Some kids are in school full-time or in a hybrid model, and some may be attending daycare while parents are working. Initially, the new normal of wearing a mask may have been a difficult process for them to understand. By now, most children are quite used to the experience. For those still struggling, it’s critical to validate their frustration and irritation while also gently yet firmly reminding them of the need to continue the practice of wearing a mask.
Many kids, especially younger ones, may be hesitant or unsure. Parents can help ease this feeling by trying to make mask-wearing more regular and even fun. There are multiple ways that parents can help kids get used to/more comfortable wearing a mask.
Modeling mask-wearing will go a long way toward normalizing the behavior. Who wears masks? My whole family! If everyone in the family is wearing their mask when at home, it becomes a normal part of the routine and an expected part of the attire – socks, shoes, pants, shirt, mask. You can explain that it is a rule for us to wear a mask when we leave the house. Relating it to other rules can be helpful (e.g., “we have to wear shoes outside, in stores, and in school, for now, it’s a rule to wear face masks”).
Teach your child how to wear their mask correctly. Equally important is to show children how to put it on and take it off. This will allow your child to understand what it is like to wear a mask and allow them to practice in the comfort of their own home. Again, practicing as a family normalizes this process and helps all children learn together and teach each other.
Look for masks that allow your child to personalize it. This can include picking one in their favorite color or one that has their favorite character on it. But if those are hard to find, you can get ones that the child can decorate with markers and stickers. Be sure to have several on hand and a system for transporting them. Lanyards can serve as very useful mask holders.
For younger children, incorporate masks into their playtime. Masks can be put on their stuffed animals or toys; you can even find doll-sized masks. Encourage playing doctor or nurse during playtime while wearing their mask.
Chances are your child has had many questions and feelings about why they have to wear a mask all day at school and at any public place they go. It is essential to make space for them to talk about how they feel and validate their perspective. Try to keep a positive outlook and explain to them in terms that are suitable for their age.
Show your child that everyone is wearing masks by pulling up pictures of people they might know with masks, and even people they don’t know. You could make it a game to guess the familiar people based on visible parts of the face only.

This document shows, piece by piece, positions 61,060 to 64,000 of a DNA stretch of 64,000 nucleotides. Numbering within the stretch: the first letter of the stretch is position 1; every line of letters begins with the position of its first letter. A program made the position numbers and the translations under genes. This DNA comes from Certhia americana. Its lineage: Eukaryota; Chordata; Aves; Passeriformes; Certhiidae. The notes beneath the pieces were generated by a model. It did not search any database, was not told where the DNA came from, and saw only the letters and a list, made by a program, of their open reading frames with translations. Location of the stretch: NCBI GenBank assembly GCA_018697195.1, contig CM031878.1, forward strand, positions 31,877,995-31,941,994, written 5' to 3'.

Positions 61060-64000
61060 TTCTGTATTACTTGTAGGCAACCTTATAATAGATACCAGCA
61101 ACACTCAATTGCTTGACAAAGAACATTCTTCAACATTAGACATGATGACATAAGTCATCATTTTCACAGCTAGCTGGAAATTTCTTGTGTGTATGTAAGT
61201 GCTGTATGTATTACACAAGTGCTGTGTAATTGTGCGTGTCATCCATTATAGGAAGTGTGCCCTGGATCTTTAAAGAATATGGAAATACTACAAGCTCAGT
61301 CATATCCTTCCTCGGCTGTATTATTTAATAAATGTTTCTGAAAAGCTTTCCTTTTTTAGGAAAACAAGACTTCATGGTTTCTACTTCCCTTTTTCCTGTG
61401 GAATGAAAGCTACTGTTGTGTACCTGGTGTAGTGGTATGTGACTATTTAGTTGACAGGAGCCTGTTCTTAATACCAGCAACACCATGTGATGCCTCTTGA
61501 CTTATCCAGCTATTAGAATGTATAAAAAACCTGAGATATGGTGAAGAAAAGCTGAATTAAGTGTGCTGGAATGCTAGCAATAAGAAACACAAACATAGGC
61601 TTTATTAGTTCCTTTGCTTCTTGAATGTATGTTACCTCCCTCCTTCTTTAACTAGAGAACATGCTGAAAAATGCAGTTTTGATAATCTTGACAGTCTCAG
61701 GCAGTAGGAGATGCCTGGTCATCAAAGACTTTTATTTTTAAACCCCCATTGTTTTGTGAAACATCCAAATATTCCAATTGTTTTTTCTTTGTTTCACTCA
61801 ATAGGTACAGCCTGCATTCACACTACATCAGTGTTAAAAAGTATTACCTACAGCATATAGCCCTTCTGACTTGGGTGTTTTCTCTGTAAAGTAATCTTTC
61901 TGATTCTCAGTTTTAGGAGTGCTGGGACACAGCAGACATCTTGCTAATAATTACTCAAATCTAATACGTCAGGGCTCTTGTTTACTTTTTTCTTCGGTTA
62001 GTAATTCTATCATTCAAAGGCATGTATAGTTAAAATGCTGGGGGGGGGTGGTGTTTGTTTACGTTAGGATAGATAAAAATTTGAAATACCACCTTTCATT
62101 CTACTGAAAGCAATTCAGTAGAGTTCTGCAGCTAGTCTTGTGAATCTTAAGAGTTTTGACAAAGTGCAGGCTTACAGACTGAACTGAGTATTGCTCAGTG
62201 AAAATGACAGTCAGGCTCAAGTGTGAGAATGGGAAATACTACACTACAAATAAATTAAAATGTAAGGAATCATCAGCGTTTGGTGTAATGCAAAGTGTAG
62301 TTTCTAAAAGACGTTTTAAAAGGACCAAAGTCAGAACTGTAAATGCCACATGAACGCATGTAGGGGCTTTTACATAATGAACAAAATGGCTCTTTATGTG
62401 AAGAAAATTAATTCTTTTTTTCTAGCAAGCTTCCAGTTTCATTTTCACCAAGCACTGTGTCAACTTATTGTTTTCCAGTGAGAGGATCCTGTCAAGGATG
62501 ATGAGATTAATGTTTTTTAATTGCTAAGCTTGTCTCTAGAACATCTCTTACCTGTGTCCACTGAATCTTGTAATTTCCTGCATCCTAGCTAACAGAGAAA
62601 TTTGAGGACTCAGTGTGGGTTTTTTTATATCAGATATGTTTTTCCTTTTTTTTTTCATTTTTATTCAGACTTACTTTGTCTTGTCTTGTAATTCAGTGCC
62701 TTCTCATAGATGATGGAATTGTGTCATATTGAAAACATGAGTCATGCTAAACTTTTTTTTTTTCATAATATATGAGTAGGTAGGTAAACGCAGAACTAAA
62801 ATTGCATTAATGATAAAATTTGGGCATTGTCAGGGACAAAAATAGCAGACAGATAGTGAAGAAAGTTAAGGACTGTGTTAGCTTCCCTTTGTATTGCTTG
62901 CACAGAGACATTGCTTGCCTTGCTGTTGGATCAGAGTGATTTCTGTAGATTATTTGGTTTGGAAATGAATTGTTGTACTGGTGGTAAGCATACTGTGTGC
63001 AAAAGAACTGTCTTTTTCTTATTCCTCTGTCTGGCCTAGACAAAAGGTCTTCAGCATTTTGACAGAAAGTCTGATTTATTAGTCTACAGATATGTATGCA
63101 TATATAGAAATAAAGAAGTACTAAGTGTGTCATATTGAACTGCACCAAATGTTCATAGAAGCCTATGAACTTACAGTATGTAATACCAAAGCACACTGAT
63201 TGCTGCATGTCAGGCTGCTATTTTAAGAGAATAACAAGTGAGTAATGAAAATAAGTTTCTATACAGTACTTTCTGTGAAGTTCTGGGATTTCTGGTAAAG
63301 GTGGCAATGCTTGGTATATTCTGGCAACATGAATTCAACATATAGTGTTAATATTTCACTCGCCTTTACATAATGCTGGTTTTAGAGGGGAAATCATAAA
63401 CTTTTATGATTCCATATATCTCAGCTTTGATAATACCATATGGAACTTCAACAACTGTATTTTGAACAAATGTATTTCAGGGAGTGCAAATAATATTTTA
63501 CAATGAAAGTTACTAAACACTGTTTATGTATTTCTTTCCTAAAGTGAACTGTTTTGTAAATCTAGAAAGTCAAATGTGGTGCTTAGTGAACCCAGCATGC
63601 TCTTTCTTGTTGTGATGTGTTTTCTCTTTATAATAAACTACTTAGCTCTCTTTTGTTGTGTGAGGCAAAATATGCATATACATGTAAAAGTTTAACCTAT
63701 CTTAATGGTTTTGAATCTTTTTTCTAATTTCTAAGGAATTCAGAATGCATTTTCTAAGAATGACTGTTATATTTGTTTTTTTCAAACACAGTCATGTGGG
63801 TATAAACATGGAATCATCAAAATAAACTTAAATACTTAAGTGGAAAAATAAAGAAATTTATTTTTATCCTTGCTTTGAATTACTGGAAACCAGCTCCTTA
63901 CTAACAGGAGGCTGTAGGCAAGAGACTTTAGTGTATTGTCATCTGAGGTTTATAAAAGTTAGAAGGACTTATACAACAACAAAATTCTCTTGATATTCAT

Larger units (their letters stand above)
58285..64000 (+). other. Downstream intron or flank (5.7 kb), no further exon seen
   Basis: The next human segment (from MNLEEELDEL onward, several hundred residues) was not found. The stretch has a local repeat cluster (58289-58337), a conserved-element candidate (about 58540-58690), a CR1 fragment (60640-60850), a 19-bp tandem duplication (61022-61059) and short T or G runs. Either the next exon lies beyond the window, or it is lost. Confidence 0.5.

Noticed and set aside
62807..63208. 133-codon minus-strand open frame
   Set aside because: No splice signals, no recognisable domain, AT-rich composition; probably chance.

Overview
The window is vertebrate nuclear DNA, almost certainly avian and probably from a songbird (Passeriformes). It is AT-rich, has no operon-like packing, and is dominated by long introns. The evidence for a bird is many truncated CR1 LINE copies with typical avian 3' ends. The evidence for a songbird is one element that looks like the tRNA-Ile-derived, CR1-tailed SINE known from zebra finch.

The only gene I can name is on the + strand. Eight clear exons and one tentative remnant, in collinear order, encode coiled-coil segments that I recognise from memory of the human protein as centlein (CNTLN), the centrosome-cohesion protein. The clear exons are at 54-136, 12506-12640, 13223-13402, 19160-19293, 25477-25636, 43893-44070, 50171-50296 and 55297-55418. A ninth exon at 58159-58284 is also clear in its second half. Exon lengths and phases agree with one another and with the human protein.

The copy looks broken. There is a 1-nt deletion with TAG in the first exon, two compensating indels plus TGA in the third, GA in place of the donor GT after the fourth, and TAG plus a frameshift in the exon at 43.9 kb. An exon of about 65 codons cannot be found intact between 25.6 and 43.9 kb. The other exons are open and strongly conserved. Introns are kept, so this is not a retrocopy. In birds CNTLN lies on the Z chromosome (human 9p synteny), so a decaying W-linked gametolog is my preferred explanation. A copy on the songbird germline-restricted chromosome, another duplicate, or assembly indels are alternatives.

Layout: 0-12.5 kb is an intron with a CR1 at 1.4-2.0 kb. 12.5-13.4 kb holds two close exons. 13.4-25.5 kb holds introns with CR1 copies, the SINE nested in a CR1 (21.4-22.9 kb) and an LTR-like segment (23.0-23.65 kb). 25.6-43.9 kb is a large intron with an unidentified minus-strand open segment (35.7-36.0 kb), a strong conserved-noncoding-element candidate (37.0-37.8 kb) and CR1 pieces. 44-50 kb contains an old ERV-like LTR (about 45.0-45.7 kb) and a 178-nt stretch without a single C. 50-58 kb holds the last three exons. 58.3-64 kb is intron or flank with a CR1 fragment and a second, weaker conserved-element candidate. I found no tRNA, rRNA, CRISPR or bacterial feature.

We all read emotions primarily by facial expression, much of which is covered when wearing a mask, making it harder to read a person’s nonverbal communication cues. This can be particularly challenging for young children. Explain that even though your face is hidden (like a superhero!), friendly smiles are still underneath the soft fabric of the mask. If you aren’t able to use a transparent mask, practice looking for smiling eyes with your child.
Masks can be uncomfortable, hot, or itchy, especially when they have to be worn for an extended period. If your child is complaining about how their mask is uncomfortable, try different styles. It might take some trial and error to find one that your child likes. Again, it is important to acknowledge that it can be uncomfortable to wear a mask for prolonged periods. Highlight the safety reasons (“germs can go from our body to someone else’s when we cough, sneeze, spit or breathe too close to someone else and a mask helps keep our germs to ourselves”) and the benefits of mask-wearing (“we get to be in school with some of our friends”).
It is essential to explain to your child the proper steps when wearing their mask. If they understand why they shouldn’t touch their face and why it has to go over both their mouth and nose, they might be able to remember to do these things more easily.
Initially, it is especially important to use praise and rewards if your child is wearing their mask correctly and to reinforce their efforts and prosocial behavior. With older children and teenagers, focus on the ways in which they are supporting their community and demonstrating greater maturity by being able to effectively and independently wear their mask when around others.
Depending on how old your child is, another way to normalize masks is by singing songs. Here is an original song by a Massachusetts-based musician geared toward children but fun for all ages – and very catchy!